Most first-time home sellers never think about how tricky this process can be… Until they do it.
Buying a new home while you’re still living in your current home can create a long string of dominoes. And if just one of these dominoes fails to tip over in the line, the whole thing falls apart.
So, in this blog post, I’m going to walk you through the entire process to ensure that all the pieces come together easily for you!
Here are the three ways you can buy and sell a home simultaneously.
Option #1: Closing Conditionally
Most homes are sold conditionally. In this case, you would put an offer in on a new home – but you would only be obligated to buy it if someone buys your current home. In essence, if your buyer falls through, then you reserve the right to back out of the new home’s contract as well.
The apparent drawback to selling a home conditionally is that it transfers all the risk to the home seller, and most home sellers want to avoid assuming that trouble on behalf of their buyers. This is especially true if you’re trying to sell a home in a competitive market.
Option #2: Own Both Homes Temporarily
This is a viable option if you can afford to carry two mortgages. In this case, you would get a mortgage on the new home and wait to move out of your current home until you’re ready.
This process is helpful when your new home needs significant renovations, but you want to move in once the renovations are complete. It’s also beneficial when you’re turning your old house into an investment property and planning to rent it out after you move into your new home.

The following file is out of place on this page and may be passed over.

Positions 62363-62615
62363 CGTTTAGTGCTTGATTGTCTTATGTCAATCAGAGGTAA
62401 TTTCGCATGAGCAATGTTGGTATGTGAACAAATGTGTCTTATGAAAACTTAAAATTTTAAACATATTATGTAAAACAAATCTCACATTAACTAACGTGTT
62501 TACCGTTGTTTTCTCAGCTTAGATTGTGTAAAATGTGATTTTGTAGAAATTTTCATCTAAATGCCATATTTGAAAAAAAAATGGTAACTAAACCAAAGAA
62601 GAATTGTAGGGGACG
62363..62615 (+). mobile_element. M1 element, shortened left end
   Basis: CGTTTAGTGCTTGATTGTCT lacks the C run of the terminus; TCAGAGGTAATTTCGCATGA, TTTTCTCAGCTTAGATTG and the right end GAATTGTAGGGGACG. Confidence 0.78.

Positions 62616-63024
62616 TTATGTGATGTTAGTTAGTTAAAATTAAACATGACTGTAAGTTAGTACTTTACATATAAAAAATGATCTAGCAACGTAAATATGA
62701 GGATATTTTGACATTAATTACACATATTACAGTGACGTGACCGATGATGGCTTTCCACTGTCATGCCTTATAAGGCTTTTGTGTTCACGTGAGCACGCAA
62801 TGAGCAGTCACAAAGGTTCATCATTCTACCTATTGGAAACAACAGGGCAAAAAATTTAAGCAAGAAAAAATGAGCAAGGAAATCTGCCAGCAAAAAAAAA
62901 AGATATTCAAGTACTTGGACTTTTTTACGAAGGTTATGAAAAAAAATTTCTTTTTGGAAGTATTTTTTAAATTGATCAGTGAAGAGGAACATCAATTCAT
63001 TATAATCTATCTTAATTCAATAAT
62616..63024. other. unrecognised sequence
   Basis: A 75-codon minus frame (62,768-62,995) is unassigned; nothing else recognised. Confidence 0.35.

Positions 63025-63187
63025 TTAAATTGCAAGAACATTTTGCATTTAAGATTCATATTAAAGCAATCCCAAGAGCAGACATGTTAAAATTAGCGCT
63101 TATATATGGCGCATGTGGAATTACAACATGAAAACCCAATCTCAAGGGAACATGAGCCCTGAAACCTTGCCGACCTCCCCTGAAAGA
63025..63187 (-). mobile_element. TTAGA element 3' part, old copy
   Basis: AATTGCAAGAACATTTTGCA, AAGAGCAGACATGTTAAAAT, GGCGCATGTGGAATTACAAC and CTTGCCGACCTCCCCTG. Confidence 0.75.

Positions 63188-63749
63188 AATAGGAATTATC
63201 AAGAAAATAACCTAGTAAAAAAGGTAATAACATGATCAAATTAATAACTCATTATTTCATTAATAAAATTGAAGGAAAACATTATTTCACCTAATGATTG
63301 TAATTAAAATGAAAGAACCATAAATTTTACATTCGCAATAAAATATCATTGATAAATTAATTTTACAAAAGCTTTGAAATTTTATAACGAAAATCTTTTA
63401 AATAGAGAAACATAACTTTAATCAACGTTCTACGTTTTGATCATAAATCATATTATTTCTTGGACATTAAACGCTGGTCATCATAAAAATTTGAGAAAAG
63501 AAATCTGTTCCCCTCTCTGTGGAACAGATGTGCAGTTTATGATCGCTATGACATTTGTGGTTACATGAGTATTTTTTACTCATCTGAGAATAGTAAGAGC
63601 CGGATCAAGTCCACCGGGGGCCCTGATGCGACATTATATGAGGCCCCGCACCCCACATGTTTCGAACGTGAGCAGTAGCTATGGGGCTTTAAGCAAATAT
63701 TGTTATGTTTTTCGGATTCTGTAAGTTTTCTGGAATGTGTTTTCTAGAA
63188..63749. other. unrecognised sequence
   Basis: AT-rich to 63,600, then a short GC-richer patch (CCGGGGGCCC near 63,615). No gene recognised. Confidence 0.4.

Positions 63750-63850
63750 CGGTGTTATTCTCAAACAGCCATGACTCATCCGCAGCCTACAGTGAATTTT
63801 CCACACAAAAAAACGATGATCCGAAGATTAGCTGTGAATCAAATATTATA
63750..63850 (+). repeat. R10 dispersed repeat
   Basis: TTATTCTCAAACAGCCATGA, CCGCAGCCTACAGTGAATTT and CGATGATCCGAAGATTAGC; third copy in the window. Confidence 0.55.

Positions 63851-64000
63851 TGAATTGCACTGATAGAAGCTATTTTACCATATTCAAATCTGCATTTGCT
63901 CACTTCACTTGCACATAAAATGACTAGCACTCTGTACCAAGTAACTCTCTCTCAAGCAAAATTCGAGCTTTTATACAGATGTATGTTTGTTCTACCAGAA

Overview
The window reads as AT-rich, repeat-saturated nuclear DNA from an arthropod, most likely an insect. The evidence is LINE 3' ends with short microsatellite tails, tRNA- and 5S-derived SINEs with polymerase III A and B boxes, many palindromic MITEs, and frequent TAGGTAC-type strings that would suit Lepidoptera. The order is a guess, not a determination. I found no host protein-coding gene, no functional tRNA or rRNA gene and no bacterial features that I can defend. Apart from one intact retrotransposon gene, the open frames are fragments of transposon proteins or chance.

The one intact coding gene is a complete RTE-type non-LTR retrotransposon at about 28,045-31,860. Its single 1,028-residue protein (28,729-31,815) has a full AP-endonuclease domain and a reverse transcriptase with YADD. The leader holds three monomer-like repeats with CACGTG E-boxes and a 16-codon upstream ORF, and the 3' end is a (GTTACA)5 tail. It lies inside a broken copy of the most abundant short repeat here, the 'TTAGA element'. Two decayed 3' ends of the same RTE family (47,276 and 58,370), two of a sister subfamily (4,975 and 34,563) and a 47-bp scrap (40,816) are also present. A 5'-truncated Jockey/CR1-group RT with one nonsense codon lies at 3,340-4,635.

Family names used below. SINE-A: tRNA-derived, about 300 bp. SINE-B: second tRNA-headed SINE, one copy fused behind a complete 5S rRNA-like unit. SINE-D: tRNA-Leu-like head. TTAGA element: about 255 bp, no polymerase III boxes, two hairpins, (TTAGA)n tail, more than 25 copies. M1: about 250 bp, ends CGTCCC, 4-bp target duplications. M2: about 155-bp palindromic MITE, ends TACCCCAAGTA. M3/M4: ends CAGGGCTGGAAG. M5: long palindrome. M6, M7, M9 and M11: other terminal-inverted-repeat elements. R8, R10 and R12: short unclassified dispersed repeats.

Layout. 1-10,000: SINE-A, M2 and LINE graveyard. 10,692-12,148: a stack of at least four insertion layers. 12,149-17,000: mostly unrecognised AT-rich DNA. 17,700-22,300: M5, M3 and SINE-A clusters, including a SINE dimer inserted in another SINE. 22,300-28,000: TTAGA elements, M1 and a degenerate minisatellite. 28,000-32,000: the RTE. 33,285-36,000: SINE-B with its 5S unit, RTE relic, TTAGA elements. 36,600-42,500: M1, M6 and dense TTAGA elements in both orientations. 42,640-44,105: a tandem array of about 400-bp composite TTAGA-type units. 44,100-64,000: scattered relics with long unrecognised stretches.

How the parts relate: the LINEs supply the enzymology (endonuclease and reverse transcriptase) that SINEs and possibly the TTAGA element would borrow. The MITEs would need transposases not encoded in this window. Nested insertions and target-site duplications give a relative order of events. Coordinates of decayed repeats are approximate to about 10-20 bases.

But there are several drawbacks. First, you’d need to be approved for a second mortgage, which is entirely up to the bank’s discretion. Second, you’d have to pay both mortgages simultaneously. Third, you can’t apply the funds from the sale of the first home towards the purchase of the second – which means you’d need to come up with the down payment out of pocket.
Option #3: Rent A Home
Most home sellers are unaware that they can stay in their current home after it sells by renting it back from their buyers. Yep, it’s called a rent-back deal. In this case, you would get all of the proceeds from the sale without having to move – which gives you both the time and money to purchase a new home.
Of course, the big drawback is that it transfers the risk to the buyer, and most buyers are hesitant to take the risk of renting their new home and prolonging their move-in date.
The Bottom Line
Again, buying a home when you have a home to sell can be a tricky business.
Orchestrating a transaction like that is an art form, and you need a great real estate agent who can guide you through that process.
If you’re thinking about making a move (or know someone who is), I can help! Just give me an email or send me a text. No pressure, no sales tactics, just helpful advice and the guidance you need!
And finally, if you’re still thinking about making a move, feel free to save this blog post for future reference so you can come back to it!
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Most first-time home sellers never think about how tricky this process can be… Until they do it. Buying a new home while you’re still living in your current home can create a long string of dominoes. And if just one of these dominoes fails to tip over in the line, the whole thing falls apart. […]